An editorial in the Kansas City Star yesterday makes some interesting points about responding to short-term disasters, preparing for long-term disasters, and problem of money.
... it hardly requires an expert to behold the devastation in Joplin and see that, while charitable resources are essential, private donors will not be able to fund all that is needed. Joplin needs new school buildings, a new power grid, massive work on its hospital. And that's only the beginning.
This brings us to a rather shameful debate now taking place in, of course, Congress.
To its credit, a key House panel has approved an additional $1 billion in federal relief money to respond to a spring of natural disasters. But as soon as cries for help were heard, lawmakers pounced on the chance to make partisan points.
House Republicans are starting to demand that disaster relief funds be balanced with cuts in other areas of federal spending, essentially using human tragedy to advance their political agenda. One suggestion is that we should cut a program encouraging the production of more fuel efficient cars, a program brought about by economic and long-term national security concerns.
Here's the big picture: If the United States is to the point at which helping disaster victims means cutting other needed programs, it's time to rethink the way we're running this country. Today, Americans have the lightest total tax burden they've had since 1958. One result of that low tax burden, and the resulting inadequate federal and state revenue, is that the Federal Emergency Management Agency faces a $3 billion shortfall. And that's before the Joplin bills arrive.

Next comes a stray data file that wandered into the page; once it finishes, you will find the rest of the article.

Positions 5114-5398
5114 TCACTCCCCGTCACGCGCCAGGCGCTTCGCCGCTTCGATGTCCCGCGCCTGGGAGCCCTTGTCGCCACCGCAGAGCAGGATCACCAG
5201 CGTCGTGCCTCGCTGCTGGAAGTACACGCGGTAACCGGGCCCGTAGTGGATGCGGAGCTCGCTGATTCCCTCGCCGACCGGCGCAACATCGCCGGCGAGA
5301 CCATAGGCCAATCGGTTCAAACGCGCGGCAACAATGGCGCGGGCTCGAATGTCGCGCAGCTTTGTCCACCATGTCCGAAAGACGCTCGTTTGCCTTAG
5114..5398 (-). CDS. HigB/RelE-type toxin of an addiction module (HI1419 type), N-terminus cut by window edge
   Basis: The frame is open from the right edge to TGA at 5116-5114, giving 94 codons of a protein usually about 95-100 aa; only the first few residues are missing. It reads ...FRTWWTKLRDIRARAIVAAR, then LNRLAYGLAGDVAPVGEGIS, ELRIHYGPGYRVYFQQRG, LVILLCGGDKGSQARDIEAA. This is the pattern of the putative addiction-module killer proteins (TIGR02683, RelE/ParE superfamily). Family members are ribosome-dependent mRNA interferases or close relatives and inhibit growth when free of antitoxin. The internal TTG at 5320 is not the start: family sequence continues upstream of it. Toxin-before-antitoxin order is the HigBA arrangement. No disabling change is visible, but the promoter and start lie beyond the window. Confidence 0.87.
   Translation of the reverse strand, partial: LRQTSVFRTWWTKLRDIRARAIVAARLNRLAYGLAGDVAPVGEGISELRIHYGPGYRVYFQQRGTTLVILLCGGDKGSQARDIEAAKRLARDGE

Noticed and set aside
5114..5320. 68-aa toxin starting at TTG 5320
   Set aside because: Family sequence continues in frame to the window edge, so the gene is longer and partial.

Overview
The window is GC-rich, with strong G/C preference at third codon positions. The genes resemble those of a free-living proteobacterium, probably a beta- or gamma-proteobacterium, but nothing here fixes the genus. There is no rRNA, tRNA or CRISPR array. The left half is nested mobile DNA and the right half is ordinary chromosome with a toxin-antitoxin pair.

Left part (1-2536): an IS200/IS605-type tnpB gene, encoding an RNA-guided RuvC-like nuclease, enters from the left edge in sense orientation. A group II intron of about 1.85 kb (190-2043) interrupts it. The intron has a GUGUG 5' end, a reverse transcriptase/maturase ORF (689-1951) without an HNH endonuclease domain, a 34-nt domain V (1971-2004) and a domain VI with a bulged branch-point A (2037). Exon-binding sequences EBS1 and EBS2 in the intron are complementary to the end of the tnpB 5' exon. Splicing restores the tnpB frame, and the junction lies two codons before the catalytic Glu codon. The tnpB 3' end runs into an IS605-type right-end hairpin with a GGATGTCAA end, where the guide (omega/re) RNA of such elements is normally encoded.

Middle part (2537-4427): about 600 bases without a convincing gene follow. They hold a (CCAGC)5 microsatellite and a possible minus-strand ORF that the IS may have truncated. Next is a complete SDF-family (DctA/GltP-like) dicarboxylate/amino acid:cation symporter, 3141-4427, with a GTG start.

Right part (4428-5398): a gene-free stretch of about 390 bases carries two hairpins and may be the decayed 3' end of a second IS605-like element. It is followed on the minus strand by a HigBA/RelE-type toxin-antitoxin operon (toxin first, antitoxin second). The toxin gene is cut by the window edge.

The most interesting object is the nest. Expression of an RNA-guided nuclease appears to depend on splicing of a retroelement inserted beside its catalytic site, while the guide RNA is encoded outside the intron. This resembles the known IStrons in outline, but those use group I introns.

Overly optimistic projections during good times brought us to this point. Pandering politicians agreed to tax cuts that this country could not afford. But that's the past. Going forward, we must be able to agree it is un-American to scramble and bicker over priorities every time nature strikes.
Maggie Koerth-Baker is the science editor at BoingBoing.net. She writes a monthly column for The New York Times Magazine and is the author of Before the Lights Go Out, a book about electricity, infrastructure, and the future of energy. You can find Maggie on Twitter and Facebook.